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Living Kidney Donation

Life and Relationships

What effects can this decision have on my life and relationships?

When you think about becoming a donor it’s important to think about how the kidney donation may affect you and your family. For example, if you’re a parent donating to a young child, think about how this could affect your other children. If you’re donating to a partner, someone may need to help to look after young children since both of you will need time to recover. Families will need physical help and emotional support until they’ve fully recovered.

Sometimes unexpected health problems are found during the living donor evaluation. As a result there could be other medical treatments that you hadn’t expected.

During the evaluation a lot of attention is on the donor. After surgery the focus may shift to the recipient. This shift of attention can sometimes be hard to deal with as the donor.

Will my relationship with the recipient change?

If you know who the recipient will be, it’s a good idea to talk about your decision with them before you donate. Talking with each other first can make things less stressful for both of you. If you don’t feel comfortable talking with the recipient, you can talk to your living donor program coordinator or the social worker.

What happens if I’m turned down as a donor or change my mind?

The results of your donor evaluation are private. The living donor program only tells you the results of the evaluation, not the recipient or anyone else. If it turns out that you’re not able to be a donor, you may feel very disappointed. It might help to talk about your feelings either with the recipient or a support person.

There are many things you can do for the recipient besides donating your kidney. They’ll need someone to help support them in the hospital when they do have a kidney transplant. Examples of how you might do this are giving them rides to the hospital for clinic appointments, helping to get groceries, and doing their housework. You can also help by giving emotional support.

If you change your mind and choose not to donate, you may want to tell the recipient about why you decided not to donate. If you aren’t comfortable doing this, the living donor program will let the recipient team know that you’ve been declined as a donor for medical reasons at this time.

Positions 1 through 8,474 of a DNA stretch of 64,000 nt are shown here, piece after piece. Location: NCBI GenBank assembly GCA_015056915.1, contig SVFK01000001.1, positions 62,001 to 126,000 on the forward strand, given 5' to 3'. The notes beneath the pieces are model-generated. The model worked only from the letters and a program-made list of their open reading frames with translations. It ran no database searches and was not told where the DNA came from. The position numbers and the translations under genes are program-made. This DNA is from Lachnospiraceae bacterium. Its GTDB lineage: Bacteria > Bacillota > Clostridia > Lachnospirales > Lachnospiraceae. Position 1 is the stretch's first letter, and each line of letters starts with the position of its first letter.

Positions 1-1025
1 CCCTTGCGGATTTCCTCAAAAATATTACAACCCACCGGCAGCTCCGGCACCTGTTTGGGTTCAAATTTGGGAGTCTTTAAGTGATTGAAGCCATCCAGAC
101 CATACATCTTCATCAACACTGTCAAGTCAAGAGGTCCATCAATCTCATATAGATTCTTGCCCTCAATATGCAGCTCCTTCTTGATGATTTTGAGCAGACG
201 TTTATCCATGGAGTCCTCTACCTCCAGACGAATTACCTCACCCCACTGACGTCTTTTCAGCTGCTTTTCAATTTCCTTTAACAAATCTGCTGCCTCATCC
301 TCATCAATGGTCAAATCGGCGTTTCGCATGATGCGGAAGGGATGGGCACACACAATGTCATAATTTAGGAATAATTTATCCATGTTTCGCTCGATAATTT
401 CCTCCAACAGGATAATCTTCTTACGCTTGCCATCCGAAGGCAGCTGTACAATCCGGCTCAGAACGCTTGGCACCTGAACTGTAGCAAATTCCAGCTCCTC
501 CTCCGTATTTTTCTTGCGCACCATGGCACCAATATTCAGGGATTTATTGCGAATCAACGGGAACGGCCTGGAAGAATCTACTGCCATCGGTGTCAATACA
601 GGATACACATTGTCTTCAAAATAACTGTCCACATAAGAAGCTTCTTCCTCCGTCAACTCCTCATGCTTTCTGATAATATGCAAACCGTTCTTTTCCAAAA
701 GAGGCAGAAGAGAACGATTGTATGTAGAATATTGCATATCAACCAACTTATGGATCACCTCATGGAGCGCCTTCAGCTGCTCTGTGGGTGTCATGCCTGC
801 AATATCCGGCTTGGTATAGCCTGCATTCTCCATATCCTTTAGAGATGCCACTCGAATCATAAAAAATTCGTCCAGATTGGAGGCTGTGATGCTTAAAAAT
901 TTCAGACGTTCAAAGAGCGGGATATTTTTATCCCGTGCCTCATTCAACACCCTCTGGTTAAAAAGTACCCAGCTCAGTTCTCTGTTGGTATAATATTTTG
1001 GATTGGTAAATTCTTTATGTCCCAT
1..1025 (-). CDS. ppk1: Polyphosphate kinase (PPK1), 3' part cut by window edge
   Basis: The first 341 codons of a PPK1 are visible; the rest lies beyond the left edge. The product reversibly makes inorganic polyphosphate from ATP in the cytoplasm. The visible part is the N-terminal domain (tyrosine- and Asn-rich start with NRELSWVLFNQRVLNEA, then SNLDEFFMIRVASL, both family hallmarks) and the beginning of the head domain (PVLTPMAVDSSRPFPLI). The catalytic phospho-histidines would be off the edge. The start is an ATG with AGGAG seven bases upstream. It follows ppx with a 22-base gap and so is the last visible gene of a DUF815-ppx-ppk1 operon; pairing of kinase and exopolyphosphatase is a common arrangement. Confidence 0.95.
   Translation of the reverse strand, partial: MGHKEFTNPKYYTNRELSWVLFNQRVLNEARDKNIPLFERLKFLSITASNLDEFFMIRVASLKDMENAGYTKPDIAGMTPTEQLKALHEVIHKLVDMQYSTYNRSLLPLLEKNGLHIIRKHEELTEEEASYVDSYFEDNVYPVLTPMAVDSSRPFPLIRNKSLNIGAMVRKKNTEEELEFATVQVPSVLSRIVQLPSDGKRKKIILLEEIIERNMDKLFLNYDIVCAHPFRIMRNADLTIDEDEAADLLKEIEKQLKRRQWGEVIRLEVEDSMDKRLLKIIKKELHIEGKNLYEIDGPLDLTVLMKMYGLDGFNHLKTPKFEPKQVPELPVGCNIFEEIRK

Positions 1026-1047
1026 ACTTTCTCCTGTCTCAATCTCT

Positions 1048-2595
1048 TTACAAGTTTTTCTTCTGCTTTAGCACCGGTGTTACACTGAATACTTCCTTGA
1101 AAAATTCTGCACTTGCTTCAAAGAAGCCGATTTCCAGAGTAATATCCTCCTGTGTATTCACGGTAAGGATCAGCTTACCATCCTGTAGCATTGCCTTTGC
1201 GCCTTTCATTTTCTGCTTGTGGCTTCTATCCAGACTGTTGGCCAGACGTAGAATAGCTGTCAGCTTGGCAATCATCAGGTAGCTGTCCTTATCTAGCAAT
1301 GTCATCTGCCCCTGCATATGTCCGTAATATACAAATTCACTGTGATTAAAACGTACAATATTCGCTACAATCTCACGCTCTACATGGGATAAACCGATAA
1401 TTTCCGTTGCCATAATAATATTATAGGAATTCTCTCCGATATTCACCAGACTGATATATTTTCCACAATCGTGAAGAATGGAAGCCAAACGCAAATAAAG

What if I’m feeling pressured?

You may feel confused or pressured by others when you’re trying to decide if you’re going to donate. Some people can make this decision easily. Others go through some soul searching before they can decide. Being afraid of donating a kidney or feeling guilty about not wanting to donate is normal. The only right decision for you is the one that makes you feel most comfortable.

It’s normal for family and friends to be concerned for you as the donor. They might be worried about the surgery and how having only 1 kidney will affect you.

It’s also normal for family and friends to have many emotions, because someone they know (the potential recipient) is very ill. These emotions can include fear, feeling helpless, stress, jealousy, and even anger. When that happens, you may feel pressured to want to help the potential recipient by donating your kidney.

Take the time you need to make the right decision for you. Even if you don’t donate your kidney,  you can still provide tremendous support and help.

If you have any questions or concerns about donating, we are here to help. Please call one of our living donor programs if you have any questions:


The living donor program won’t pressure you to donate. They’ll support you as you decide what’s best for you. They’ll help you make the decision, but not make the decision for you. Even if you decide to donate, you can still change your mind at any time, and the reason will be kept confidential.

I’m having trouble making the decision, is this normal?​

Absolutely! When you choose to be a donor, you’re choosing to have major surgery and give an important organ to someone. You’ll be in close contact with your living donor program who can answer your questions. This can help make you feel confident that you’ve made the right decision for you.

Some reasons that donation may not be right for you now could be that you:

  • don’t have the funds to take time off work for tests, appointments, surgery, and recovery.
  • have to take care of young children or parents.
  • can’t take time away from work, school and other daily tasks.
  • don’t have a support system.
  • feel pressured to donate.
  • expect to be paid for donating the kidney.​​​​​​​​

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